Tags: book review, books vs. movies, Crossword, games, movies, NYTimes, puzzles
In my opinion, crossword puzzles are a fun diversion from the stresses of every day life. I first started doing the New York Times Daily crossword puzzles during high school, when, through some newspaper readership program, stacks of NY Times were delivered to the school for students’ use. Always a lover of games and puzzles, I was instantly attracted to the Times’ crossword, a perfect balance of challenge and the satisfaction of achievement. Over the years, my obsession with the NY Times puzzle waxed and waned, depending on the availability of the newspaper (and whether I could get a copy for free!).
In 2005, I found Marc Romano’s book, Crossworld: One Man’s Journey into America’s Crossword Obsession in the “New and Interesting” Display at my local library, and immediately upset the composition of the display by borrowing it – and though I felt bad about leaving the empty space, I knew the librarian would be happy someone was interested in what she had put out. I didn’t get a chance to read the book before its due date, so I dutifully returned it for the next reader, and stopped at the bookstore to buy my own copy – which in the last 5 years, I have picked up and put down at least a dozen times.
I kept giving the book another chance, because I truly love doing crossword puzzles, and there were more than a few bits about the history of puzzles in America, Will Shortz’ personal puzzle ephemera collection, and tips about crossword puzzle construction and solving. I was also curious to read about the author’s first-hand account of a rookie’s experience at the American Crossword Tournament, for which he had trained by doing over 2,000 puzzles. Unfortunately, I despised the tone of the author, and could only handle reading his extremely arrogant yet still somehow self-loathing babble for so long. He brags about how cool it is of him to take his Thomas Pynchon novel down to the bar rather than make conversation with any of the introverted tournament competitors, and drinks a neat scotch and soda while awaiting the “cool kids” to arrive in the bar. Oh – and let me not forget to mention, the “cool kids” crowd, or “Cru” (a take on crew, from “cruciverbalist”, a designer or aficionado of crossword puzzles) is headed up by one of the author’s favorite young constructors, Brendan Emmett Quigley, upon whom Romano can barely conceal his massive man-crush. The entire section of the book about the tournament itself was spent either noting what a bad idea it was to take so many anti-anxiety pills and thus be floating around in a cloud, or mooning over where is Brendan now, and how is Brendan scoring and look at all the groupies Brendan has, and on and on.
Several years ago, I learned that Will Shortz, editor of the NY Times Crossword Puzzle, has been coordinating the American Crossword Puzzle Tournament since 1978. The 33rd annual tournament was held just a few weeks ago in Brooklyn, NY, and the event has grown to be a weekend-long expo-like extravaganza, with vendors hawking all kinds of crossword-themed paraphernalia, game-related activities, receptions and ceremonies. The Tournament was the focus of a 2006 documentary, Wordplay, which undoubtedly led to the increase in the tournament’s popularity which precipitated a move from the Stamford Marriott venue which had hosted the tournament for 30 years, to the larger Brooklyn Bridge Marriott. A solid documentary, Wordplay was an intriguing peek into the world of crossword constructors and solvers, though possibly, only because I was already interested!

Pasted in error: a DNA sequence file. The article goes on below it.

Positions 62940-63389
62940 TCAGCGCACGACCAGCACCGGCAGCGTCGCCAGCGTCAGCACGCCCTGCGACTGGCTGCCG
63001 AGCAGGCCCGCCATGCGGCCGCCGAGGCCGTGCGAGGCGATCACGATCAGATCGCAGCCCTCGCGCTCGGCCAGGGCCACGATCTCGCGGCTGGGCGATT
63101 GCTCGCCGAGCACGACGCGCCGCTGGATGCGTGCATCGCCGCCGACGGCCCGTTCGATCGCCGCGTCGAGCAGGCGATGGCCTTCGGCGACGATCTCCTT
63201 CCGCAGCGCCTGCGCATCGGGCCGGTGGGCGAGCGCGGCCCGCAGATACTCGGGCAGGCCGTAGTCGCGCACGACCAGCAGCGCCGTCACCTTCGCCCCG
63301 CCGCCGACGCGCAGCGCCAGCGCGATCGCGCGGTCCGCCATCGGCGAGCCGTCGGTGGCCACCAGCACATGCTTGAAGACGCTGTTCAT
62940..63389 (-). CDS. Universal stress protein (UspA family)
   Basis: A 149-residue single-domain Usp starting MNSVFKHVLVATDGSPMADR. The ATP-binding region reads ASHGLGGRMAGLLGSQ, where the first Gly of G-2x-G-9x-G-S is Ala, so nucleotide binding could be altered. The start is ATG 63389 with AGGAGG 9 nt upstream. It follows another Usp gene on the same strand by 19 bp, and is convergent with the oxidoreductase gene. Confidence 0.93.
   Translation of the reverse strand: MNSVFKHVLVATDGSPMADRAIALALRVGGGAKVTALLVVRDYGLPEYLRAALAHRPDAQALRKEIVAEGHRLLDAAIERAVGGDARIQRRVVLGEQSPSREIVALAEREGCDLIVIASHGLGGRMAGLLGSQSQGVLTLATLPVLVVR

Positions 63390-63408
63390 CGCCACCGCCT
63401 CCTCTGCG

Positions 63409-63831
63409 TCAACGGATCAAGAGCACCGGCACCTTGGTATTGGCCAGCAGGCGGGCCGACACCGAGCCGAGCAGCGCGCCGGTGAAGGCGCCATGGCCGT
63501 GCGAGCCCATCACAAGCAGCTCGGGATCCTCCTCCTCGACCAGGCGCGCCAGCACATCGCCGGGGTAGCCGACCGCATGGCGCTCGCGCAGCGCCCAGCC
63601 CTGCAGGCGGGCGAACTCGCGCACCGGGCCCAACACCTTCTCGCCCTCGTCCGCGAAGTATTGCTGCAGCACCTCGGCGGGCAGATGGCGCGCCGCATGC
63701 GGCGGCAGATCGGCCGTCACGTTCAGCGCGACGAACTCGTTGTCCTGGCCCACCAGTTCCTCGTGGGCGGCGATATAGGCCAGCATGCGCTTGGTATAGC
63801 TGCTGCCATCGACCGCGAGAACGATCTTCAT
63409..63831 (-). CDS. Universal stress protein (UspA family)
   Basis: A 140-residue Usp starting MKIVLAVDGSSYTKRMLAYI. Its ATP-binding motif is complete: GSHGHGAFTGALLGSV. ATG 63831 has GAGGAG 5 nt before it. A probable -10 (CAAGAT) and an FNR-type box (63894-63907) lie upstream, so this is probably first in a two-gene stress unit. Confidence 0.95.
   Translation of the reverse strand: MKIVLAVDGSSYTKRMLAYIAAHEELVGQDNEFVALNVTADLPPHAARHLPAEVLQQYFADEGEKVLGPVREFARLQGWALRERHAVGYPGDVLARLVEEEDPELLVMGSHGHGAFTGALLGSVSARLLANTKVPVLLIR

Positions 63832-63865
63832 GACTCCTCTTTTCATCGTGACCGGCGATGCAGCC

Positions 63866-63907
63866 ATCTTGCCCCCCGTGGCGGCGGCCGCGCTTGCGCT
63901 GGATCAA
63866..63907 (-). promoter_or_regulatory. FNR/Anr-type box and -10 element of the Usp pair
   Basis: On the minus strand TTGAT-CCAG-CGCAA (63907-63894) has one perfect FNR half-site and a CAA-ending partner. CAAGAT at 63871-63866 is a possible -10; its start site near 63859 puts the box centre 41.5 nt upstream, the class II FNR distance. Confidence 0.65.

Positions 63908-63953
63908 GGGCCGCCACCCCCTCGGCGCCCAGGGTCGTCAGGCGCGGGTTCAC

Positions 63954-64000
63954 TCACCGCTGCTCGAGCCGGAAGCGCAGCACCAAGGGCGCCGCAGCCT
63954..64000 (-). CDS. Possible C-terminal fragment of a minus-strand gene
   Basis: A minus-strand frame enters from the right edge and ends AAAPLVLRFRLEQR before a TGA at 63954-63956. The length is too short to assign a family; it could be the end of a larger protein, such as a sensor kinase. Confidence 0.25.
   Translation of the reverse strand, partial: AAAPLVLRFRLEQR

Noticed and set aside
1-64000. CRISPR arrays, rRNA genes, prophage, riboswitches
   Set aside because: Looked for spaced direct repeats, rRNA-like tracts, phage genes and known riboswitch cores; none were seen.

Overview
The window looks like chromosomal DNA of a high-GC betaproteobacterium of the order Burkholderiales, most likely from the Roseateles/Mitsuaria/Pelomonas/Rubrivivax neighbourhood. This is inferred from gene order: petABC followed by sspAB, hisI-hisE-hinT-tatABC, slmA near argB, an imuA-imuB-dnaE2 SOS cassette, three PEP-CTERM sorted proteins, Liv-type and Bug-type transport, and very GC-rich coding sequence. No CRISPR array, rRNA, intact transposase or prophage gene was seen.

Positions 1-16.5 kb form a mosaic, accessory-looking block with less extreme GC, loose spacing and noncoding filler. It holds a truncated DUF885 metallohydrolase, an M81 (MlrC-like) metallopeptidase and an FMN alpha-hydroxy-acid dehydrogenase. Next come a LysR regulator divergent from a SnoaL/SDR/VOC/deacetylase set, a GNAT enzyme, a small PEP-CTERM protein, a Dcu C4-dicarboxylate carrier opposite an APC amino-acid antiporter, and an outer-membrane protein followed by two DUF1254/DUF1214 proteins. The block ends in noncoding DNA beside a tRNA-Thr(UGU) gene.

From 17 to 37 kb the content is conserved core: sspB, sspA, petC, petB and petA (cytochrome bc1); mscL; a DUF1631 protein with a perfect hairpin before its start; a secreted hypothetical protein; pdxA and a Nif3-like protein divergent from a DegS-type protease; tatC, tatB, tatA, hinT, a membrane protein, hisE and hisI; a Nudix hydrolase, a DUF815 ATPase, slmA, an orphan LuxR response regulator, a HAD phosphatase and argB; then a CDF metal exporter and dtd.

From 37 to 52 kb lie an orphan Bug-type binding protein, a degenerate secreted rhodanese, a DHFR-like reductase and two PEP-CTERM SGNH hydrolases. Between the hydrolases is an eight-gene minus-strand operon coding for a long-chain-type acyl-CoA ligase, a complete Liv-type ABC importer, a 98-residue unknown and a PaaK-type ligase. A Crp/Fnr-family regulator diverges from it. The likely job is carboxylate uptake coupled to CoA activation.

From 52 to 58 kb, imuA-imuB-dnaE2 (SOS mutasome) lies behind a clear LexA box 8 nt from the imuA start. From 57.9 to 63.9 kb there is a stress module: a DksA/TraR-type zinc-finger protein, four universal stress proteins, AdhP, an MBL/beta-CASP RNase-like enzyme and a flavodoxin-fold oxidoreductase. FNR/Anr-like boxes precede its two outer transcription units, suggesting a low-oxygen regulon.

Even if you are interested in Crossword Puzzles, or the Tournament, you ought to skip this book and rent the movie. Wordplay was a great documentary that covered substantially the same ground, minus the attitude.
Microsoft Surface: the future of tables February 11, 2010Posted by dataduchess in Technology can do anything.
Tags: future, games, microsoft, puzzles, technology
I like games. Pretty much all games of any kind. Tabletop, board, video and card games. I like puzzles too, even those tricky logic puzzles with the strange grids full of dots and crosses. So, every once in awhile I pick up the current issue of Games Magazine. I grabbed one the other day, and I’m so glad I did because (besides the hours of nerdy puzzle solving pleasure) the first article was a preview of the Microsoft Surface.
I haven’t come across this before, although I’m sure I must have at least seen the idea in some sci-fi movie. It’s essentially a table, the surface of which is a sort-of touchscreen, but which can interact with objects, as well as fingers. There’s tons of potential applications, a few of which you can see in this video:
The article in Games Magazine of course, was more focused on how the Microsoft Surface could revolutionize tabletop games – with digital boards and physical pieces. One idea is to use digital pieces as well, especially for table games in bars, where pieces inevitably get lost. The units are still extremely expensive, so I doubt I’ll get to try one anytime soon, though the article mentions some hotels (such as Sheraton Hotels) are starting to buy them for guest use. If you didn’t already feel like we’re in the future – this is sure to do it!
The Birth of a Puzzler October 23, 2009Posted by dataduchess in Uncategorized.
Tags: birthdays, puzzles, wired
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Earlier this week, Oct. 21 actually, was the birthday of Martin Gardner, creator of many books full of mathematical and logic puzzles. He turned 95. For over half a century he has been inspiring and stumping puzzlers and thinkers. In honor of Gardner’s birthday, GeekDad over at Wired.com wrote a post about Gardner, his puzzles and their influence on his life.